A Flight Nurse is a registered nurse who specialises in the field of providing comprehensive pre-hospital, emergency critical care, and hospital care to a vast scope of patients. The care of these patients is generally during aeromedical evacuation or rescue operations aboard helicopters, propeller aircraft or jet aircraft. On board a rescue aircraft you would find a flight nurse accompanied by flight medics and respiratory practitioners, as well as the option of a flight physician for comprehensive emergency and critical transport teams. The inclusion of a flight physician is more commonly seen in pediatric and neonatal transport teams.
Roles and dutiesEdit
A Flight Nurse is required to complete a copious amount of duties each and every call out. Listed below is a comprehensive list of these duties and responsibilities:
- Flight Nurses perform as a member of an aeromedical evacuation team on helicopters and propeller or jet aircraft
- Responsible for planning and preparing for aeromedical evacuation missions
- Expedite mission and initiate emergency treatment in absence of Flight Physician
- Provide in-flight management and nursing care for patients
- Evaluate individual patient in-flight needs
- Liaison between medical and operational aircrews and support personnel to promote patient comfort
- Responsible for maintaining patient care, comfort and safety
- Care for patients with both medical and traumatic issues
- Request appropriate medications, supplies and equipment to provide care to patient
- Must have training in mechanical ventilation, hemodynamic support, vasoactive medications and intensive care skills
- Specialised clinical skills in union with knowledge, theory, education and expertise in hospital and pre-hospital environments are required 
- Perform advanced medical procedures without supervision of a doctor such as intubation, ventilator management, chest tube insertion, intra-osseous line placement, central line placement, intra-aortic balloon pump management, management of pacing devices, titration of vasoactive medications, pain management, administration of anaesthetic medications for intubation, and in some cases, emotional and family care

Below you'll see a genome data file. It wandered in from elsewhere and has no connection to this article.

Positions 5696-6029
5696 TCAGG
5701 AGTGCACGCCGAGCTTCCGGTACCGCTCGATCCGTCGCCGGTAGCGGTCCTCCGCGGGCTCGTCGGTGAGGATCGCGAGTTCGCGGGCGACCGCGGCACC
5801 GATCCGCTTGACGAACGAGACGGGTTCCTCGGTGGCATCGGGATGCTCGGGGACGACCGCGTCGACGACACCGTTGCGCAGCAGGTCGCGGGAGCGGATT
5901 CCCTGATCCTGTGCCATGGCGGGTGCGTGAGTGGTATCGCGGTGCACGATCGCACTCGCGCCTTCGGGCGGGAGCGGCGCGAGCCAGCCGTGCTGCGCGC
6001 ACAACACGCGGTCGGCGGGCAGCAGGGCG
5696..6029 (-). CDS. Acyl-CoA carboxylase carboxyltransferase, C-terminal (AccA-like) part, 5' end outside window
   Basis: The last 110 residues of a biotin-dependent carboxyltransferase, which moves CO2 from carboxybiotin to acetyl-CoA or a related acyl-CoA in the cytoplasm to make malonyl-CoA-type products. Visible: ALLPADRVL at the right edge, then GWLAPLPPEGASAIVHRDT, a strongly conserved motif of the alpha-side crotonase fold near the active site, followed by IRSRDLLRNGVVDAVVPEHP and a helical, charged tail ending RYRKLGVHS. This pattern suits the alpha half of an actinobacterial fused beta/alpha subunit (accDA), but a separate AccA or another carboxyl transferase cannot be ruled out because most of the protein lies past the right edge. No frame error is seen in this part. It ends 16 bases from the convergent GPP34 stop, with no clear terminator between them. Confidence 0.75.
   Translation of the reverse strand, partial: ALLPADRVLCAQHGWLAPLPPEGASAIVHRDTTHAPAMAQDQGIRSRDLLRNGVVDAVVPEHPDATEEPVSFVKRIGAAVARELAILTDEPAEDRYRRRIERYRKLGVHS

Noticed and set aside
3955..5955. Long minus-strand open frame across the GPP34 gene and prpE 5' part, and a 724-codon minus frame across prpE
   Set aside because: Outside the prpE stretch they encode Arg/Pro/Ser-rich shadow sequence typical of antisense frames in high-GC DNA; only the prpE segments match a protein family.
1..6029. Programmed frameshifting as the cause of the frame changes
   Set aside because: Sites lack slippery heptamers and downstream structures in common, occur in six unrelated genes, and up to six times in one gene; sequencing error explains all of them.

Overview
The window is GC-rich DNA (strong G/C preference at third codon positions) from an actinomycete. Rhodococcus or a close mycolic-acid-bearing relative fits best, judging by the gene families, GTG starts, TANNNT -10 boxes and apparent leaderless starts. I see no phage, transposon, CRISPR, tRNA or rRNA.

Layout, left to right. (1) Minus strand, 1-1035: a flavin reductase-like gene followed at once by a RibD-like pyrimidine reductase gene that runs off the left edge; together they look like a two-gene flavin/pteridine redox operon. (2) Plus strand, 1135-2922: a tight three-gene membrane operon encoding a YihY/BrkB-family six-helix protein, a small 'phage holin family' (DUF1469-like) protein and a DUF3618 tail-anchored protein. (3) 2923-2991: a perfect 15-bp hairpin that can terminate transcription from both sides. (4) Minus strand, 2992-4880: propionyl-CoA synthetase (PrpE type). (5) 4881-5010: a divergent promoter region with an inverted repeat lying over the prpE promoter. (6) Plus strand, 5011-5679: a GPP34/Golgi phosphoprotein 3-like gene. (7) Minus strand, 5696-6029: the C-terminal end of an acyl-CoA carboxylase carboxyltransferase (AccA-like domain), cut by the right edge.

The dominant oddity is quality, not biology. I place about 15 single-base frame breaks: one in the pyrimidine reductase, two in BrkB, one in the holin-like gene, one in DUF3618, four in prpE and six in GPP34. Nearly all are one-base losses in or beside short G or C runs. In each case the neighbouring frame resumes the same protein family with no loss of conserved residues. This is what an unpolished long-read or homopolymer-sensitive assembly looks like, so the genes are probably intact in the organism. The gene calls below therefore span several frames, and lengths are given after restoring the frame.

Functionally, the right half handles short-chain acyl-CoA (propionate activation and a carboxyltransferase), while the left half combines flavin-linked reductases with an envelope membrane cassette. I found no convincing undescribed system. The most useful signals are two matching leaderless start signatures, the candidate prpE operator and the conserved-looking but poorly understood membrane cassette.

National Requirements for most Flight Nurse programs include:
- License as a registered nurse- attainable through most Universities or Education Institutions
- 2–3 years of critical care experience and/or Mobile Intensive Care Unit (MICU) experience.
- Advanced Cardiac Life Support certificate (ACLS)
- Pediatric Advanced Life Support Certificate (PALS)
Additional requirements may include:
- Neonatal Resuscitation Program (NRP)
- Nationally recognised trauma program such as Pre Hospital Trauma Life (PHTLS)
- Support (PHTLS), Basic Trauma Life Support (BTLS), Trauma Nurse Core Course (TNCC), or Transport Nurse Advanced Trauma Course (TNATC)
- Certifications such as Critical Care certification (CCRN), Certified Emergency Nurse (CEN), or Certified Flight Registered Nurse (CFRN)
Helpful, but may not be required:
- EMT or EMT-P (Paramedic) certification with field experience (some states require flight nurses to be certified as EMT’s or EMT-P’s)
- Certified Emergency Nurse (CEN)
- Certified Flight Registered Nurse (CFRN)
- Critical Care Registered Nurse (CCRN)
Types of flight nursesEdit
Civilian Flight Nurse
- Works for hospitals, federal, state and local governments, private medical evacuation firms, fire departments and other agencies.
Military Flight Nurse
- Army Air Force Evacuation Service
- Member of aeromedical evacuation crew
- Senior medical member of aeromedical evacuation team on Continental United States (CONUS)
- Works in intra-theatre and inter-theatre flights to provide in-flight management and nursing care
- Plan/Prepare aeromedical evacuation missions and prepare patient care facilitation plan
Australian flight nursingEdit
Australia has an estimated 20% of land recognised as desert with a rather small population density. Providing health care to these remote, rural towns can prove to be quite laborious. Australia provides a number of organisations that flight nurses are under employment of.
- "Angels of the Airfields: Navy Air Evacuation Nurses of World War II | Naval Historical Foundation". www.navyhistory.org. Retrieved 2016-05-18.
- Jones, Joy; Young, J S (2004). "Soaring to New Heights as a Flight Nurse". Critical Care Nurse. ISSN 0279-5442.
- Brideson, G (2015). "Images of flight nursing in Australia: A study using institutional ethnography". Nursing and Health Sciences. 18 (1): 38–43. doi:10.1111/nhs.12225. PMID 26235106.
- US Air Force ROTC. "Flight Nurse". Archived from the original on 2008-06-09. Retrieved 2008-06-05.
This article needs additional citations for verification. (September 2007) (Learn how and when to remove this template message)
- David M Kaniecki Acnp (2013). Operation Flight Nurse: Real-Life Medical Emergencies. David Kaniecki. ISBN 978-0-615-83996-7.
- Janice Hudson (2011). Trauma Junkie: Memoirs of an Emergency Flight Nurse. Firefly Books. ISBN 978-1-77088-004-7.